Matt RaibleMatt Raible is a Java Champion and Developer Advocate at Okta. developer.okta.com

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10+ YEARS


Over 10 years ago, I wrote my first blog post. Since then, I've authored books, had kids, traveled the world, found Trish and blogged about it all.

Roller Searching - Powered by Lucene

Lucene Logo

Thanks to Min, we now have searching in Roller. He wrote a wicked-ass Lucene implementation using the util.concurrent package from Doug Lea. Here's how it works:

  • When Roller starts, it checks to see if the index is OK, and if not, rebuilds it. The index then goes into RAM and stays there until you destroy the servlet context - then it's written to disk. The location is configurable, but defaults to $(user.home} + File.separator + "roller-index".
  • A user's index is updated when they add/delete weblog entries.
  • A user can rebuild their own index via a button on the Website Settings page.
  • An Admin can rebuild a user's index from the "Admin" page and rebuild all users' indexes from the Config page.
  • The IndexManager is the central entry point, and it lives in RollerContext.getIndexManager(). For indexing, searching, etc. you use one of the following operations:

    - AddWeblogOperation
    - RebuildUserIndexOperation
    - RemoveWeblogOperation
    - SearchOperation

    After creating these ops, set any op-specific configuration options and then pass it to the IndexManager.executeIndexOperation() method.
  • Behind the scenes, there is an background thread running. This thread only performs one operation at a time. If an op is added when the thread it busy, the op will be queued. The way Lucene works is that most operations can be threaded. Lucene supports the concept of add, delete, read, query, and optimize. The only methods that cannot be active at the same time are IndexReader::delete() and IndexWriter::add(). Therefore, the operations that perform these operations are put into the background thread queue that garantees that these ops wont be performed at the same time. Searching doesn't interfere with these ops, so it can be run in any thread.

I created a #showSearchForm macro that renders a <form> with a textbox (size=20) and a "Search" submit button. I also added this to all the current themes - so if you developed a theme for Roller - you might want to check it out (username: test, passwd: roller). You can edit it right on the site if you want, then copy/send me the adjusted files. CSS seems to need the most tweaking for these to look right.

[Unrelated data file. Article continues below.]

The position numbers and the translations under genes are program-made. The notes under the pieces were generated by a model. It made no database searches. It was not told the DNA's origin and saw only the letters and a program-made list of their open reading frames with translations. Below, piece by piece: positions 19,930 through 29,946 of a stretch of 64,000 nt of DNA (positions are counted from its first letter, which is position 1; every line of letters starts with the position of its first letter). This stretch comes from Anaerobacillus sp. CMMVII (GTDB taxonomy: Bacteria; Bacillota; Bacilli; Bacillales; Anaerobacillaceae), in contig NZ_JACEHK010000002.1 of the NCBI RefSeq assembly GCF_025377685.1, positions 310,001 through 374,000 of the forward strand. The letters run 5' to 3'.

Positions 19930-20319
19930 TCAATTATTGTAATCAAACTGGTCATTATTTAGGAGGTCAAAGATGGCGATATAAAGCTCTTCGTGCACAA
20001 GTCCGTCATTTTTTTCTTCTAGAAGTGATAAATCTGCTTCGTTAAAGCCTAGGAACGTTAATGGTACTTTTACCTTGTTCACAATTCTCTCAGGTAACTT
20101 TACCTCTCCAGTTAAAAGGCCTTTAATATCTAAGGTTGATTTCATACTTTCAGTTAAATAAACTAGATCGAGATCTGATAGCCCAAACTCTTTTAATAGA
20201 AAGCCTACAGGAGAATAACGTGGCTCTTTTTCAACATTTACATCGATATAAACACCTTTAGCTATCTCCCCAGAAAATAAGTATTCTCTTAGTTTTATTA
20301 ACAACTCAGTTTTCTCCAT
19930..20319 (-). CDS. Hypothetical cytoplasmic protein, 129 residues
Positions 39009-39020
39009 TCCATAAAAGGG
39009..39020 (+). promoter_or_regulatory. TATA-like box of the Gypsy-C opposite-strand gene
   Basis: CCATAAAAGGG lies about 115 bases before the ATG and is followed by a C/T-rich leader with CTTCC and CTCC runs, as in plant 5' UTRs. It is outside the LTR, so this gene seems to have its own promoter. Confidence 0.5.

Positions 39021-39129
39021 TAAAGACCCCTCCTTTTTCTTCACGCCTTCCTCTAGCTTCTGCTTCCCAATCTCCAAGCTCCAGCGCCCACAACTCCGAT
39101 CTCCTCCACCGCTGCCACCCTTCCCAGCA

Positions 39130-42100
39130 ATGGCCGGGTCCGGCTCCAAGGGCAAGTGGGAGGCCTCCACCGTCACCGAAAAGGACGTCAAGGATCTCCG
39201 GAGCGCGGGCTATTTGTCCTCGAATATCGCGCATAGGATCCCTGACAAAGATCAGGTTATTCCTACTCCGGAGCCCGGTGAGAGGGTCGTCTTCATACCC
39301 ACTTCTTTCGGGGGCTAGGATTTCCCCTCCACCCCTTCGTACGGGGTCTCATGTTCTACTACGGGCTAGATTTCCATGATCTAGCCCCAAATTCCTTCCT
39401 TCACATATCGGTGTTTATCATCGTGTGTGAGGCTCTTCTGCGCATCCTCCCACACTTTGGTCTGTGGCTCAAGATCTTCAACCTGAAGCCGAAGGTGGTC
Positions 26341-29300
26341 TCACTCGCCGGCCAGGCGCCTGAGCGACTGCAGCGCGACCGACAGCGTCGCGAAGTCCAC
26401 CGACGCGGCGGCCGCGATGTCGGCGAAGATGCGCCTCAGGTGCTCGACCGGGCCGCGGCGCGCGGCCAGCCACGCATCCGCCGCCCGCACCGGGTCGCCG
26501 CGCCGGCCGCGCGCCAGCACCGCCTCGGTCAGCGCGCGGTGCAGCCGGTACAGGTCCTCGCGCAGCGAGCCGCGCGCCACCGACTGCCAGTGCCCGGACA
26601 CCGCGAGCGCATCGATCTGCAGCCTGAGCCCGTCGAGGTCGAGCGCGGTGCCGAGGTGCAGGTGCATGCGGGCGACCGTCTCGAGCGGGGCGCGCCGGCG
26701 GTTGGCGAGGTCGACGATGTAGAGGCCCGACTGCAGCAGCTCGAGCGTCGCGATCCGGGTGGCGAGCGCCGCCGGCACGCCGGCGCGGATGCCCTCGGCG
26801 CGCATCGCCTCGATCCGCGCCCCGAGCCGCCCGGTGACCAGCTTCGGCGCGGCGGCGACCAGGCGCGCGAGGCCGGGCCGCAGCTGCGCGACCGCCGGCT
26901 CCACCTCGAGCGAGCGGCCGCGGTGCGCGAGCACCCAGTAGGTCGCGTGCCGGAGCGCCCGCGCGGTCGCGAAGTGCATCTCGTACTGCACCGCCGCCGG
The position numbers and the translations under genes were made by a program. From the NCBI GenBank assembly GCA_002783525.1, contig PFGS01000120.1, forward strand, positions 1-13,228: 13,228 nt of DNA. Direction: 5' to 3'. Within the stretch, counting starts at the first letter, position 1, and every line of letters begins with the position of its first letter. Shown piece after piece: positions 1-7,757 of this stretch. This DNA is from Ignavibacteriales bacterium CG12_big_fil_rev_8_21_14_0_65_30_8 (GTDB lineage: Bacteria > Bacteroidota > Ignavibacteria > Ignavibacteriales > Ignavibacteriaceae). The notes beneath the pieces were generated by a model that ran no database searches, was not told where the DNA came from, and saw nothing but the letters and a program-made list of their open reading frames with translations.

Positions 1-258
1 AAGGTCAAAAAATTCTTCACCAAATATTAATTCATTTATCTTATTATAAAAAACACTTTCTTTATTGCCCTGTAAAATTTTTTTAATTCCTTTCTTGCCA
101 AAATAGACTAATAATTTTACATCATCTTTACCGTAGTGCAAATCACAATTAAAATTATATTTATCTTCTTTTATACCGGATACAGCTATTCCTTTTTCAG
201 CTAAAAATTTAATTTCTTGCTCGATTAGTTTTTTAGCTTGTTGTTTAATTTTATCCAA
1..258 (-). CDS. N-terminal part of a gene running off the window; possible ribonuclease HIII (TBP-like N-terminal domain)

Please enter any bugs/enhancements in Roller's JIRA instance. The only one I've seen so far is that a user has to build their index manually before they get any search results. I don't know that this is a bug, just wanted to mention it. Doesn't get comments yet either - a NPE from weblogMgr.getComments() (when adding a new post) kept me banging my head against the wall for an hour - so I commented it out.

Try it, you might like it. ;-)

2 minutes later: Here's a bug - if you update an entry numerous times, it will get presented as numerous times (should be deleted and re-indexed).

Posted in Java at Jul 22 2003, 11:41:59 PM MDT 2 Comments
Comments:

A correction: the search index is not stored in RAM, on a big site like JRoller that would be impossible, instead, it is stored on disk.

Posted by Dave Johnson on July 26, 2004 at 03:24 PM MDT #

I have roller running on Tomcat, and on a Windows XP. The search is not re-indexing on the change of a web log entry or addition. I set the Search Index Directory to: c:\tomcat 4.1\webapps\roller\temp\cache\roller-index. Even forcing a rebuild of the index does not result in search returning entries back that are in the blog. Any suggestions?

Posted by Dean on October 21, 2004 at 12:17 AM MDT #

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